member control. 


Though
they have a lot to say about structure, the unions pushing restructuring
have not yet come to agreement on how to achieve their model. SEIU’s
plan, as laid out in their Unite to Win proposal, is to give the
AFL-CIO Executive Council the authority to force union mergers,
revoke union charters, and shuffle members around however they see
fit. UNITE HERE and the Teamsters have a softer approach—the
Teamsters have proposed encouraging unions to merge by providing
financial incentives. 


Yet
Teamsters President James Hoffa clearly agrees with SEIU that the
AFL-CIO executive council needs to have more authority over its
affiliates. Hoffa even takes it a step further, proposing that the
size of the executive council be reduced to representatives of the
10 or 15 largest U.S. unions. 


SEIU
President Andy Stern immediately stepped forward to praise Hoffa,
signaling the appearance of an unlikely alliance between a union
with a reputation for innovative and progressive practices (SEIU)
and a union notorious for internal corruption (the Teamsters). 


Teamster
corruption under the Hoffa administration is more than just rumor.
Former federal prosecutor Ed Stier—who had directed the Teamsters’
internal anti-corruption program, Project RISE—resigned from
his post in April 2004, saying that “organized crime”
threatened the Teamsters and that “Jim Hoffa is no longer committed
to an aggressive effort to clean up the union.” 


More
recently, in January 2005 Hoffa’s chief of staff Carlow Scalf
was caught embezzling $69,500 in union funds—and given no more
punishment than a two month suspension, with the possibility of
returning to his job, which remained open. These types of embezzling
scandals have been a recurring theme under Hoffa’s regime. 


Corrupt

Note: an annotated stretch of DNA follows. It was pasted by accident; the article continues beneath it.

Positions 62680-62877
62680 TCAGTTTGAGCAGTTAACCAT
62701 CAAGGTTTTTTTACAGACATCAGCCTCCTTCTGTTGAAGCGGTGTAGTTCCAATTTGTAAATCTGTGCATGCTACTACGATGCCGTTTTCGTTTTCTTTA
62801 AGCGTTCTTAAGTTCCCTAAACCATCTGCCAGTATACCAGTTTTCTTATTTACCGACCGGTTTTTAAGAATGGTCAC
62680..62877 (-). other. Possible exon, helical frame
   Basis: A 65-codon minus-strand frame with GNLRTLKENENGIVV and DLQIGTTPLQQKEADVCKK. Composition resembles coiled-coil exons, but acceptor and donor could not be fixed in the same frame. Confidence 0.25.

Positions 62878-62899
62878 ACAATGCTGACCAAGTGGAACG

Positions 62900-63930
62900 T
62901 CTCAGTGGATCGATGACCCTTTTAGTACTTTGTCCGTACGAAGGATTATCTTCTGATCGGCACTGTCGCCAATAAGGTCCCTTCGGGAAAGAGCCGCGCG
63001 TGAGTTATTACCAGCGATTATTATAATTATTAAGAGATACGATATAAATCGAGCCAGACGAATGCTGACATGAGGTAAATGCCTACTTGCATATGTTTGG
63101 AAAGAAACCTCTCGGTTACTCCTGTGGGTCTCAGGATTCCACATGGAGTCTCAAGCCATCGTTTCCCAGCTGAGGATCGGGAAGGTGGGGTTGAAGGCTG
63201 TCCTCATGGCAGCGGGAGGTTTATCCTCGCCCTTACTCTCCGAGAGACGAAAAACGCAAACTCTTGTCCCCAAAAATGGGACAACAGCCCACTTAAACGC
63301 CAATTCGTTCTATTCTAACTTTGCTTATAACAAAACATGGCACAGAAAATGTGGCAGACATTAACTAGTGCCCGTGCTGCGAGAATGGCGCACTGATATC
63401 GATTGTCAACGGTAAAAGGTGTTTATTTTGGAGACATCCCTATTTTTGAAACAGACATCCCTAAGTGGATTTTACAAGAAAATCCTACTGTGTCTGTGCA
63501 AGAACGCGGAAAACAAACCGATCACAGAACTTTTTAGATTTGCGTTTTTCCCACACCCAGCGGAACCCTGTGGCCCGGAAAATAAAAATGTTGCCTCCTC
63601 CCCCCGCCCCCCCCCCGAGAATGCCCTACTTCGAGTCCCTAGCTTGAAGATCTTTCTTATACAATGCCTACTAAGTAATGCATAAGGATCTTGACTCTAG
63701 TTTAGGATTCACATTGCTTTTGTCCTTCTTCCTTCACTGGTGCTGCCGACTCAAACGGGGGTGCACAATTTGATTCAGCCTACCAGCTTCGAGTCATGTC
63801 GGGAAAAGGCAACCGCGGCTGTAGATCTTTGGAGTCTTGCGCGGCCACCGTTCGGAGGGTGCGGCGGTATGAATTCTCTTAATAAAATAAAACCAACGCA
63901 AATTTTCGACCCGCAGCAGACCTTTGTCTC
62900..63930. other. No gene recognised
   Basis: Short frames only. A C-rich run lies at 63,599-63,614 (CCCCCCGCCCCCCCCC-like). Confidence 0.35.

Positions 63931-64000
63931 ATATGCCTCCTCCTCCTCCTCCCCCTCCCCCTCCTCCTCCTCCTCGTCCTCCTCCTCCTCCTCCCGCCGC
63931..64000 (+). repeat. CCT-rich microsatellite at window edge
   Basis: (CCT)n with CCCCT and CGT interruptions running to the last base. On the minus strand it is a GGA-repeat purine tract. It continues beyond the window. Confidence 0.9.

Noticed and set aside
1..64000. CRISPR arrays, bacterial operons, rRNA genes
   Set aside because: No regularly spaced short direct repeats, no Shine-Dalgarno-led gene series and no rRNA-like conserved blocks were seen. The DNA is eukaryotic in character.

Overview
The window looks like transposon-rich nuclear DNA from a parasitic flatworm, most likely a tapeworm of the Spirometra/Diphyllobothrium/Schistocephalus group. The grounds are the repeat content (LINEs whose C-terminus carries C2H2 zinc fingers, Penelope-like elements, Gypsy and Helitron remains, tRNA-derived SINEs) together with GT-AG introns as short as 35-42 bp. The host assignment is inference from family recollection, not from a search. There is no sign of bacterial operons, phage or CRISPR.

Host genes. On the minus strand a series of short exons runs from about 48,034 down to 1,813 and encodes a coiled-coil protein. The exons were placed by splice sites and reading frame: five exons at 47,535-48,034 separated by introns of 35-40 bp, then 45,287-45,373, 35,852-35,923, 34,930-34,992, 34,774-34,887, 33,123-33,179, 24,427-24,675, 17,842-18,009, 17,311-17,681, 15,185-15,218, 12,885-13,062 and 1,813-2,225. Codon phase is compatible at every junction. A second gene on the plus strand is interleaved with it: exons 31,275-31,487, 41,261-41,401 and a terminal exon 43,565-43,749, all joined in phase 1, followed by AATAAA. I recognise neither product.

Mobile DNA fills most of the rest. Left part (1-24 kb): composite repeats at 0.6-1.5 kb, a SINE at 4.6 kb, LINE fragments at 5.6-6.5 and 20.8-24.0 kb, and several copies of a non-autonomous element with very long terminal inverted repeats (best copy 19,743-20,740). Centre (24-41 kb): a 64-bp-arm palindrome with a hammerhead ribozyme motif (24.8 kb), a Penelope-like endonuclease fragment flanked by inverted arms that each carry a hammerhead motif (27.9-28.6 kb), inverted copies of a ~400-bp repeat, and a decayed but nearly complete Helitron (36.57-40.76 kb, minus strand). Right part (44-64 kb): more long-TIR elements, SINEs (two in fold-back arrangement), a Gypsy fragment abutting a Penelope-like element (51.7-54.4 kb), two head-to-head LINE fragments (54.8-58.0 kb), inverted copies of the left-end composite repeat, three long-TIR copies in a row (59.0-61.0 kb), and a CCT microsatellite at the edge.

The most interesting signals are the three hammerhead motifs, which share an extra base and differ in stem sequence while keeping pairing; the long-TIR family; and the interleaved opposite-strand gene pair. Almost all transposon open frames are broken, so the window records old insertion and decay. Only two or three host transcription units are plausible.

leaders like Hoffa have long been one the labor movement’s
biggest problems. Any serious proposal for reforming the AFL-CIO
should include strengthening rank-and-file reform networks so that
union members could take power and give leaders like Hoffa the boot. 


These
union leaders’ brainstorms have prompted responses from other
union leaders, but, as Bill Lucy—head of the Coalition of Black
Trade Unionists—has noted, these leaders have done little to
encourage participation from the folks who have the most at stake:
rank-and-file members. 


Lucy
also notes that while black workers make up 30 percent of organized
labor’s ranks, the unions pushing restructuring have not made
any concerted effort to have people of color’s interests represented
in these debates.  


SEIU
recently launched a website (www.unitetowin.org) “as a tool
for open debate” about the future of the labor movement, but
emails and weblog postings are no substitute for real conversation. 


Local
union meetings, conventions, and other mechanisms for face-to-face
discussion about labor’s future are already in place. Members
should use these mechanisms to debate these proposals, which may
have a great deal of impact on how much power they will have in
their unions and workplaces in the years to come. 


This
article was written before the March 2005 meeting of the AFL-CIO
Executive Council. Coming out of this meeting, an alliance has formed
that appears poised to challenge AFL-CIO President John Sweeney
at this summer’s AFL-CIO Convention. The alliance—led
by SEIU, the Teamsters, UNITE HERE, and UFCW —was most aggressive
at the meeting in pushing for a massive dues cut from the AFL-CIO,
rather than forced restructuring of the federation. As Herman Benson
of the Association of Union Democracy wrote in January 2005, SEIU
and the other unions who began these debates by calling “for
a crusade to reorganize the world of labor” look like they’d
be ready to settle for a tax cut.





William Johnson
is a freelance writer based in Brooklyn.